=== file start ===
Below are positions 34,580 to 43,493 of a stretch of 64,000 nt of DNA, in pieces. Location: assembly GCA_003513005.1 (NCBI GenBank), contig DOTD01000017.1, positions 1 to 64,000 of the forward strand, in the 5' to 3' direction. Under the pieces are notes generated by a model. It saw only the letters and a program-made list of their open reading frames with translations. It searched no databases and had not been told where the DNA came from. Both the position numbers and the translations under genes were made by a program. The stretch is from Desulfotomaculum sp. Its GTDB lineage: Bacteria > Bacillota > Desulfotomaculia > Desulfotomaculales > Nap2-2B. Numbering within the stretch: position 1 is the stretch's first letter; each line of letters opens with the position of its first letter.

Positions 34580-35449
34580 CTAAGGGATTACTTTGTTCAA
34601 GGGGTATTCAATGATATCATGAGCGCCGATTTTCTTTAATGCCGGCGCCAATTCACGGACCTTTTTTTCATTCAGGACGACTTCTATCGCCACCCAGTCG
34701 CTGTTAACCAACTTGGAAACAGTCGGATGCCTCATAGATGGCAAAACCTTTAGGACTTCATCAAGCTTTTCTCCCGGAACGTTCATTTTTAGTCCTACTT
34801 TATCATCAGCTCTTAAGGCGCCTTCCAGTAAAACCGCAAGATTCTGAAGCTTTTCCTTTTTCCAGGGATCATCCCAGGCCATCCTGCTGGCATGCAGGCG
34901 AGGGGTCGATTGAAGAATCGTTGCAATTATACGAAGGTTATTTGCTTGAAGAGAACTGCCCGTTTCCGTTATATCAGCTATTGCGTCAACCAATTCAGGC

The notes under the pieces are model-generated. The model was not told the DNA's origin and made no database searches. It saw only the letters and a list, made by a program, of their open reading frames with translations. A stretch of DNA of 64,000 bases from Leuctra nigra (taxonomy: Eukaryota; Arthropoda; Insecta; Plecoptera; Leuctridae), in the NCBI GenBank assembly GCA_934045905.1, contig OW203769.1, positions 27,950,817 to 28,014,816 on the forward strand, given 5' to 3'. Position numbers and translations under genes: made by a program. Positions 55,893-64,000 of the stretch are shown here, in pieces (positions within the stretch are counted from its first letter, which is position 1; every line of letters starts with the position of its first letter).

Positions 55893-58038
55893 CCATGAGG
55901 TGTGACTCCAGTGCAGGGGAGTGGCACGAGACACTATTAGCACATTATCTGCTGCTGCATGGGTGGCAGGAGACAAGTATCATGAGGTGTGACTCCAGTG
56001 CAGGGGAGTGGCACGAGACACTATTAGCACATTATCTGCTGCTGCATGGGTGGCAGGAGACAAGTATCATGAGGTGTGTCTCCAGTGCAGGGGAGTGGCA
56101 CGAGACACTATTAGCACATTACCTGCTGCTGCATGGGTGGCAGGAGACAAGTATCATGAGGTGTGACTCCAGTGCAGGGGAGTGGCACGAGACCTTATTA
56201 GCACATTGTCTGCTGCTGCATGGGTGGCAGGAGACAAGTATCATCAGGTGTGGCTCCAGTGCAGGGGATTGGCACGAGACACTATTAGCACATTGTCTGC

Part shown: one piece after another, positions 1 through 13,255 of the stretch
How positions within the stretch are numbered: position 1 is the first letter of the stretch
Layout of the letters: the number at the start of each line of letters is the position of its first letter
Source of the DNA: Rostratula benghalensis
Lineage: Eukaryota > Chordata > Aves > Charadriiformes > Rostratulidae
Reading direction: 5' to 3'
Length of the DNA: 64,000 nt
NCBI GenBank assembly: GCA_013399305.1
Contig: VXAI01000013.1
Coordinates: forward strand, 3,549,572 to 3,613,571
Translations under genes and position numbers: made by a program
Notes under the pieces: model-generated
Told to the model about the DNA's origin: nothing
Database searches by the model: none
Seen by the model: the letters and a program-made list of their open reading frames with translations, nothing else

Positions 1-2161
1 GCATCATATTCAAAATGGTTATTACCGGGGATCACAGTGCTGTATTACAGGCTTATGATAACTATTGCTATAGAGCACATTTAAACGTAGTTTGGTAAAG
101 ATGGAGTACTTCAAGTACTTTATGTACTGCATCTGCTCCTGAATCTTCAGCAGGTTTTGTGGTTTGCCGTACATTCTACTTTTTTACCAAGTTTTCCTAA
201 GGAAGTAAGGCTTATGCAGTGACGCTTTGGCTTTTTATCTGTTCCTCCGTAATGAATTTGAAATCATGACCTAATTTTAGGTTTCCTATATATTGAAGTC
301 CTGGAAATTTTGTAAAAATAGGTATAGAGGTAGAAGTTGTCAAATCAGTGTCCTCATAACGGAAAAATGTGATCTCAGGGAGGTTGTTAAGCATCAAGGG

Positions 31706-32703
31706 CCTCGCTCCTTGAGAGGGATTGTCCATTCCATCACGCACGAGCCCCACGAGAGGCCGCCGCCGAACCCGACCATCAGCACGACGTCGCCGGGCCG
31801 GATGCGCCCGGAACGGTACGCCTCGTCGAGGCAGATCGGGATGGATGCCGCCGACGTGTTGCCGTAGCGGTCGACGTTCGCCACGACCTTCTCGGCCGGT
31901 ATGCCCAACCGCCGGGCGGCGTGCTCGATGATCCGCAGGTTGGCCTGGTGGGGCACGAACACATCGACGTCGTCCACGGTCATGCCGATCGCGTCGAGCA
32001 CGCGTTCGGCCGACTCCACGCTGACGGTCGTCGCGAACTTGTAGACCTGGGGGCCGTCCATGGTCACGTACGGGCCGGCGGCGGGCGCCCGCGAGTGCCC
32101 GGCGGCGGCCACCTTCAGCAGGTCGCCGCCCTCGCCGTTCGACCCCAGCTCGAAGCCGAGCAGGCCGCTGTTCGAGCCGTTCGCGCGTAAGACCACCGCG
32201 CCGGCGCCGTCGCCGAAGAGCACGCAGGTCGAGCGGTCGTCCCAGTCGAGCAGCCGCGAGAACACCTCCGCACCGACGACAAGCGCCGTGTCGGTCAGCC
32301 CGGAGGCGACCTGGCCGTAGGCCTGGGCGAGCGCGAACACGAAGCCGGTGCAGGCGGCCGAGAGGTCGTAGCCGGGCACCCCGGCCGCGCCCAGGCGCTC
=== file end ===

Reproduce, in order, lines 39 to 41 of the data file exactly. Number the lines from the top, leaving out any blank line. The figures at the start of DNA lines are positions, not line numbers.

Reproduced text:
32001 CGCGTTCGGCCGACTCCACGCTGACGGTCGTCGCGAACTTGTAGACCTGGGGGCCGTCCATGGTCACGTACGGGCCGGCGGCGGGCGCCCGCGAGTGCCC
32101 GGCGGCGGCCACCTTCAGCAGGTCGCCGCCCTCGCCGTTCGACCCCAGCTCGAAGCCGAGCAGGCCGCTGTTCGAGCCGTTCGCGCGTAAGACCACCGCG
32201 CCGGCGCCGTCGCCGAAGAGCACGCAGGTCGAGCGGTCGTCCCAGTCGAGCAGCCGCGAGAACACCTCCGCACCGACGACAAGCGCCGTGTCGGTCAGCC